We should be grateful to Donald Trump.

At a stroke, he has made clear what Brexit really means. Short-cutting through the maze of tariff barriers, customs unions and WTO rules, ignoring the confusion diligently fostered on this side of the pond as to whether access to the single market and being in the single market are the same thing, avoiding the various nauseating fudges offered up by Theresa May, he rips aside the curtain and reveals… himself.

Brexit means Donald Trump.

And here, suddenly, we are on ground that feels a lot firmer: any heaving that is experienced will be located in your stomach, not the landscape. For we know what Donald Trump means. He has told us. He told us every time he encouraged his supporters to chant “Jail the Bitch!” at rallies. He told us when he told an acquaintance that if you were a celebrity you could do what you liked with women. He told us when he sneered at the mother of a Muslim American soldier killed in Iraq. He did not need also to say that he was going to build a wall to keep out Mexicans and pass a law to keep out Muslims, that he liked nukes and wanted to break up Europe and would put America first: he had already told us who  he was.

Well, that’s who he is. And he is President of the United States.

This poses an agonising problem for millions of Americans and a very worrying problem for the rest of the world. (If you doubt this, listen to Atom Man, an interview with former Presidential advisor William Perry in Analysis, BBC Radio 4, January 30th.) However, it poses a particular and particularly acute problem for us British. These islands have voted, narrowly (the result of the vote is invoked ad nauseam, the narrowness of the margin is never mentioned), to leave the EU.  The EU accounts for nearly 50 per cent of our exports; we account for 16 per cent of its. For 40 years it has funded our cash-strapped farmers, our needy infrastructure, our top-flight scientific research, and poured money into community centres, sports halls, study abroad for British students and cultural institutions which the state neglects. In its embrace, the City has grown to be one of the financial hubs of the world and London has put on the glitter. The EU has done much more, including prevent further war between the European powers, but never mind that. It’s the money that matters, isn’t it?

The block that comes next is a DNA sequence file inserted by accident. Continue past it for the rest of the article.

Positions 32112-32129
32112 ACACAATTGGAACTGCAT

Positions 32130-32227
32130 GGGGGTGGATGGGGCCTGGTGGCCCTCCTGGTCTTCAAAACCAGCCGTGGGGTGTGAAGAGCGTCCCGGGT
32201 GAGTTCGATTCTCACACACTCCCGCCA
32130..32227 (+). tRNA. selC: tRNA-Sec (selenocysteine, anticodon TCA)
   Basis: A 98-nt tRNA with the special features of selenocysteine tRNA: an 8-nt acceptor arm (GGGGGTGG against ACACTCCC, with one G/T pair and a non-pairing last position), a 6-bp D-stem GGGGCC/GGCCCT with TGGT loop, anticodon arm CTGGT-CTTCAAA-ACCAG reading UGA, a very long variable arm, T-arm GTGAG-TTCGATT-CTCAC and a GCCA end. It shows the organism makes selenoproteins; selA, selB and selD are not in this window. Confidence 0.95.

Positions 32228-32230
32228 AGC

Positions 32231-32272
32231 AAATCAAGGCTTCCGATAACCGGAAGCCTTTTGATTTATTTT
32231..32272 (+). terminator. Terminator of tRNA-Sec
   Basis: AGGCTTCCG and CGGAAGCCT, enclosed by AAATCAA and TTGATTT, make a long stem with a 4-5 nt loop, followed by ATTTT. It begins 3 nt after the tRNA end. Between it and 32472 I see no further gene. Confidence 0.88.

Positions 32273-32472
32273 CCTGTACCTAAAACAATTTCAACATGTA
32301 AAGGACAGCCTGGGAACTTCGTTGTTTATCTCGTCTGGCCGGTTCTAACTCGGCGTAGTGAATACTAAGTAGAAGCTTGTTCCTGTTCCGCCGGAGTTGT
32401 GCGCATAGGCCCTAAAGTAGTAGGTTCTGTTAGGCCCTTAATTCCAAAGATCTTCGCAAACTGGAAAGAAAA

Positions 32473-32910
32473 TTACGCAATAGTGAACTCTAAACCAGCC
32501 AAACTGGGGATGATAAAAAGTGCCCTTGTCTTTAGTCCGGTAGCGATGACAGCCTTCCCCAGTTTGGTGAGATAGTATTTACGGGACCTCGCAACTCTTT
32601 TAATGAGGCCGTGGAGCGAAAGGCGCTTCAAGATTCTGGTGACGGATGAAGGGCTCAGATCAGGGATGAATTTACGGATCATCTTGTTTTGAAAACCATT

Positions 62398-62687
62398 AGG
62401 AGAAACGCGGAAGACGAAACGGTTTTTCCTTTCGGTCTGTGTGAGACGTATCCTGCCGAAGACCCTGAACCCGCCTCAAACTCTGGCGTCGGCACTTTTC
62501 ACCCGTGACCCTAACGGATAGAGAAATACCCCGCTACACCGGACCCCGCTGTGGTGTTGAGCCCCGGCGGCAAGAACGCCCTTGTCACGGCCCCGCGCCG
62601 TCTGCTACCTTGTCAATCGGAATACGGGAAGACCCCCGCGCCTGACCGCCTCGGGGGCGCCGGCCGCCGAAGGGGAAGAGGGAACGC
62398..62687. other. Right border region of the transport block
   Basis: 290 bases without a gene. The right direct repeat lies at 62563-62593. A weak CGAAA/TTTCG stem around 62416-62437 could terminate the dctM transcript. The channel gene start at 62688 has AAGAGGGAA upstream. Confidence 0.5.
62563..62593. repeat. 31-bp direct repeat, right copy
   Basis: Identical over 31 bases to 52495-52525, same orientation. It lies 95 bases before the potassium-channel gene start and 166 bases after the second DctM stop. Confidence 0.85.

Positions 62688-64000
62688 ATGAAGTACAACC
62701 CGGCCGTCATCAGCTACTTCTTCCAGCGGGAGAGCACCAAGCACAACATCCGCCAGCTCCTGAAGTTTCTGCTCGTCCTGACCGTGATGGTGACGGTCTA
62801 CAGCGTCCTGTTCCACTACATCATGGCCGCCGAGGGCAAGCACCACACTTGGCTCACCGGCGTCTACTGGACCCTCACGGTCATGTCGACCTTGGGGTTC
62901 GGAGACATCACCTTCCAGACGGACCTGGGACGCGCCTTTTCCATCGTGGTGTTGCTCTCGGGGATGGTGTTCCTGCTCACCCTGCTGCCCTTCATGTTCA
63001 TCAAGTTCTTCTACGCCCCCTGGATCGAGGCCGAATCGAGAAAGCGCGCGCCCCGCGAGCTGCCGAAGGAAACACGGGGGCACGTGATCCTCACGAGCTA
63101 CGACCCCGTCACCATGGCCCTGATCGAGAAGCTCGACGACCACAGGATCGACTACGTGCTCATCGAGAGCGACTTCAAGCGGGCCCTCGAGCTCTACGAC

It’s the money that matters, and we have turned our backs on it. A cold wind is blowing through Theresa May’s government; it is noticeable in the occasional shakiness of the Prime Minister’s tone. Somebody has just taken the roof off and kicked the doors and windows in. What are we going to do?

But don’t worry, here comes Trump.

It has always been obvious that a Britain leaving the EU would have to seek friends elsewhere and seek them fast. It has also been obvious that the prime candidate would be the USA. The Commonwealth is too distant, too disparate, too scattered, too – frankly – eccentric in a rather British way. What wasn’t obvious was that by the time we needed a hand to hold, that hand would be the unappetising hand of a loose-mouthed, pussy-groping, racist, narcissistic bigot with less than a child’s grasp of foreign policy.

There are times to be ashamed to be British. One was Munich. Munich feels uncomfortably close now, because it was a betrayal of a European nation towards which we should have felt goodwill. This, too, this frenzied rush to a Brexit that will hurt everyone involved and that is against reason, is a betrayal. It betrays comradeship and community, and it betrays them, as did Munich, into the mouths of wolves.

Munich was redeemed. In blood, but by then nothing else would have served.

Perhaps it is not too late. Trump is showing us, in his lurid fashion, the path we must not take. Perhaps it is not too late.

 

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